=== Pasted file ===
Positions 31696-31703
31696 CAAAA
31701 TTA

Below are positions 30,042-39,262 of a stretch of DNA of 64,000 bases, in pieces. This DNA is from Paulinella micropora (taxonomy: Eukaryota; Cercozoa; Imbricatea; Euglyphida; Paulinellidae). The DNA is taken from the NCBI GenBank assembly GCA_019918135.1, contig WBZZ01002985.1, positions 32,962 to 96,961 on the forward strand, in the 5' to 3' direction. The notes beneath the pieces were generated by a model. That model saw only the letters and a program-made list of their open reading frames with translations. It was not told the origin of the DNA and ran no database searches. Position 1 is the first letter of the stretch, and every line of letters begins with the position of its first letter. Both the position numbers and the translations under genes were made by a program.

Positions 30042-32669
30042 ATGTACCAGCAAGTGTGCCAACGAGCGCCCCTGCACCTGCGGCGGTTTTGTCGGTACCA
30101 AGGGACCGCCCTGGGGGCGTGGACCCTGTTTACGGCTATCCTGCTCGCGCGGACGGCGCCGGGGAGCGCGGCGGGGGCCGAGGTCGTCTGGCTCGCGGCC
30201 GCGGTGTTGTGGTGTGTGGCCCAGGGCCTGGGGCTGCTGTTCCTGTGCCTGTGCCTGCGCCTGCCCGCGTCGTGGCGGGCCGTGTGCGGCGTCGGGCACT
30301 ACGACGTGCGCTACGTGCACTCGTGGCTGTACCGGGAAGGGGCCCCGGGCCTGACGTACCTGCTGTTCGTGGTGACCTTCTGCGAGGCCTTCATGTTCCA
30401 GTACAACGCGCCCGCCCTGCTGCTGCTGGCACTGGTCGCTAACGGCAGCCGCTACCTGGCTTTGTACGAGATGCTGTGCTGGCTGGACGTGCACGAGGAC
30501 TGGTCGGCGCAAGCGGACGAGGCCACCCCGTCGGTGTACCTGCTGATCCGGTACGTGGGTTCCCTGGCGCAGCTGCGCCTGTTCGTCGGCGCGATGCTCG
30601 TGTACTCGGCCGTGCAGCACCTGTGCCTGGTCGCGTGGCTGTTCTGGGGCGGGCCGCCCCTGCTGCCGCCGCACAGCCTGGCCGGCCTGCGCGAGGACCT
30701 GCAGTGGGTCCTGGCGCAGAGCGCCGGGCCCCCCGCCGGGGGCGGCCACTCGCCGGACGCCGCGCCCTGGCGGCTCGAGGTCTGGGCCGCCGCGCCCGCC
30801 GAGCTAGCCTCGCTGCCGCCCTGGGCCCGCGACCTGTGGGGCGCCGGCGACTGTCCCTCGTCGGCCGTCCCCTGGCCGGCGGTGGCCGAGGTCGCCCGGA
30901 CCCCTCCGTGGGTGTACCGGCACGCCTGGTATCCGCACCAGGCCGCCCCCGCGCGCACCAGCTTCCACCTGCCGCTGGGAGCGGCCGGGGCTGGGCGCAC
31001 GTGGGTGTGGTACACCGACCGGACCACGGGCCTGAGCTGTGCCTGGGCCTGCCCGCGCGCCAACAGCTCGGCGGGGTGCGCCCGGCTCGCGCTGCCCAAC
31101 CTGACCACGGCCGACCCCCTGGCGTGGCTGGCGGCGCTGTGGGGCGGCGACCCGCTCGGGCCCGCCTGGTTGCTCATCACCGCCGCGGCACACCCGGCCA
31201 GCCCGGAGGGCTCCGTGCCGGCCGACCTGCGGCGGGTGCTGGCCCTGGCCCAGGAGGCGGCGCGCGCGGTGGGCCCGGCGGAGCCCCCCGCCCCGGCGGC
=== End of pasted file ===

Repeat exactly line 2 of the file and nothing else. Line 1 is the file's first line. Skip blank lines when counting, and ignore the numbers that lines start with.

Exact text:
31696 CAAAA